Soverigns: Market laps up Germany in dollars
Investors snapped up the bonds on rarity value, as Germany went for an early deal
Germany took its bankers' advice last month and moved sooner rather than later to launch its first foreign currency bond since World War II. Deutsche Bank, Goldman Sachs and Morgan Stanley were lead managers. Books on the $5 billion, five-year deal opened in Asia on the morning of Monday May 23. After 36 hours, the deal had attracted a book of around $14 billion. It priced with a re-offer spread of US Treasuries plus 12 basis points, and at dollar Libor minus 31.5bp to swaps.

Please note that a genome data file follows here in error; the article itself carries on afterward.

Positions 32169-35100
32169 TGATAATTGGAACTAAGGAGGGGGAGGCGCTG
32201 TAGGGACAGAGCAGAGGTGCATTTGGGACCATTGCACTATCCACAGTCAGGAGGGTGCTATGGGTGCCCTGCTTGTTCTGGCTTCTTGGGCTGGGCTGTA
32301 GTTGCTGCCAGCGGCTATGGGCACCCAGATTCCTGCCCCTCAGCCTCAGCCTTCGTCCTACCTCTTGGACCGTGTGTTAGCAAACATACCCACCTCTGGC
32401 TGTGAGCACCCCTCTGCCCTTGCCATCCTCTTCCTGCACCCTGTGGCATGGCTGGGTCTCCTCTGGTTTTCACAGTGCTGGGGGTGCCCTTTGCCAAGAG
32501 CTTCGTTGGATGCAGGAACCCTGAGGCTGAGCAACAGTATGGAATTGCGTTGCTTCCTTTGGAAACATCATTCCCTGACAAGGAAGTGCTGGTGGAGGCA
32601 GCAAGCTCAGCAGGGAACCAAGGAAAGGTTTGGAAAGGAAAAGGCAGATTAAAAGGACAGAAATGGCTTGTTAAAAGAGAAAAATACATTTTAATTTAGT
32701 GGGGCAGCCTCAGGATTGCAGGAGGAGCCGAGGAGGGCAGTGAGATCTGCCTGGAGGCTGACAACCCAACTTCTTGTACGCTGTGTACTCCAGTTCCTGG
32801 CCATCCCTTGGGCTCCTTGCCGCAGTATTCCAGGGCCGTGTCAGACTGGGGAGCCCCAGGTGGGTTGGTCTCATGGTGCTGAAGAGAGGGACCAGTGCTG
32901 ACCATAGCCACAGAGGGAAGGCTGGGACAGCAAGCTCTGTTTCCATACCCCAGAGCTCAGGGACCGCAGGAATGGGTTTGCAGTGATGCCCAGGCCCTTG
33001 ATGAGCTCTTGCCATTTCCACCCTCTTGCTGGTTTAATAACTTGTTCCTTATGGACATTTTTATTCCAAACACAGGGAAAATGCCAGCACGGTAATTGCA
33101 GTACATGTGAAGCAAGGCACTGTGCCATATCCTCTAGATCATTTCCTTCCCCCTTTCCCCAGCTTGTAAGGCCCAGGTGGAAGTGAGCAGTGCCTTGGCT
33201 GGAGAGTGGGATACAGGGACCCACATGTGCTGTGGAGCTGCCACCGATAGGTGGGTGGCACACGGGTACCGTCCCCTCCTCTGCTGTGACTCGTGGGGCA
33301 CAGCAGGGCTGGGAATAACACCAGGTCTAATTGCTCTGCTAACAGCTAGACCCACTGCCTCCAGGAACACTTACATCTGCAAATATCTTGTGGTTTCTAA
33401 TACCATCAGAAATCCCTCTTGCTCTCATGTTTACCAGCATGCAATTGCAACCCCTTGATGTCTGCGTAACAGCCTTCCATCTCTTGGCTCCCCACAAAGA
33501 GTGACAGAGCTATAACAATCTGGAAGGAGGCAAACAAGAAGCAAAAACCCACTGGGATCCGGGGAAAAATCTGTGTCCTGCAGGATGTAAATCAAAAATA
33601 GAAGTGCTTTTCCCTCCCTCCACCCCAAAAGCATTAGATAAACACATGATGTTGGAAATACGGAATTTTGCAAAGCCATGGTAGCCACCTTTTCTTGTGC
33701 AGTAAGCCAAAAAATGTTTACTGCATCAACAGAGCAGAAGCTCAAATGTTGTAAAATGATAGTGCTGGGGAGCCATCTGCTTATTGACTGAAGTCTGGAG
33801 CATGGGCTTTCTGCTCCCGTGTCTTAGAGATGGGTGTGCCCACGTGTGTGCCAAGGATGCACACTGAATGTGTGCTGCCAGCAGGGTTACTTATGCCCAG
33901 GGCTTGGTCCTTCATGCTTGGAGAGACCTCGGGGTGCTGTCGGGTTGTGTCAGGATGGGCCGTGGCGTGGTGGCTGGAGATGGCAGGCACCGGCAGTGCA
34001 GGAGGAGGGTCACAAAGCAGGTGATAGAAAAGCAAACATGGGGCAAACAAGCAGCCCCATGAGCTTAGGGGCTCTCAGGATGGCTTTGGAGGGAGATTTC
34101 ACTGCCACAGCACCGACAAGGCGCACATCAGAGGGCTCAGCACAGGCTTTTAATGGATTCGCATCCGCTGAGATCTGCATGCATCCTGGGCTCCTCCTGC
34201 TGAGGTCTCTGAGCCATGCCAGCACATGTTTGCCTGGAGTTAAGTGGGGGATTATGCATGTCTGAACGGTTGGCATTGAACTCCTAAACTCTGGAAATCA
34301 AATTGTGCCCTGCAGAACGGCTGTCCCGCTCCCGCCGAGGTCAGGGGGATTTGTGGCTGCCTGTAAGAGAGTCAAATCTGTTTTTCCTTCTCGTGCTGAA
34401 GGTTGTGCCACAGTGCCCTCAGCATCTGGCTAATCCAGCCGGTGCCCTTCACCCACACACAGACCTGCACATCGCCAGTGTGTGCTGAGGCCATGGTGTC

59% of the deal went to Asia and half to central banks, indicating that their appetite for dollar assets is still high. Germany was under pressure once it committed to doing a dollar deal in the first half of 2005.
Referendums on the EU constitution, the Federal Reserve meeting, and Germany's desire to tap an existing five-year euro issue all made June a difficult month for the deal.
"They had to take it now or go immediately after the referendums," says the head of sovereign, supra and agency debt at one European bank. "Germany hit the Asian market on a Monday morning and everybody had got out of their way anyway.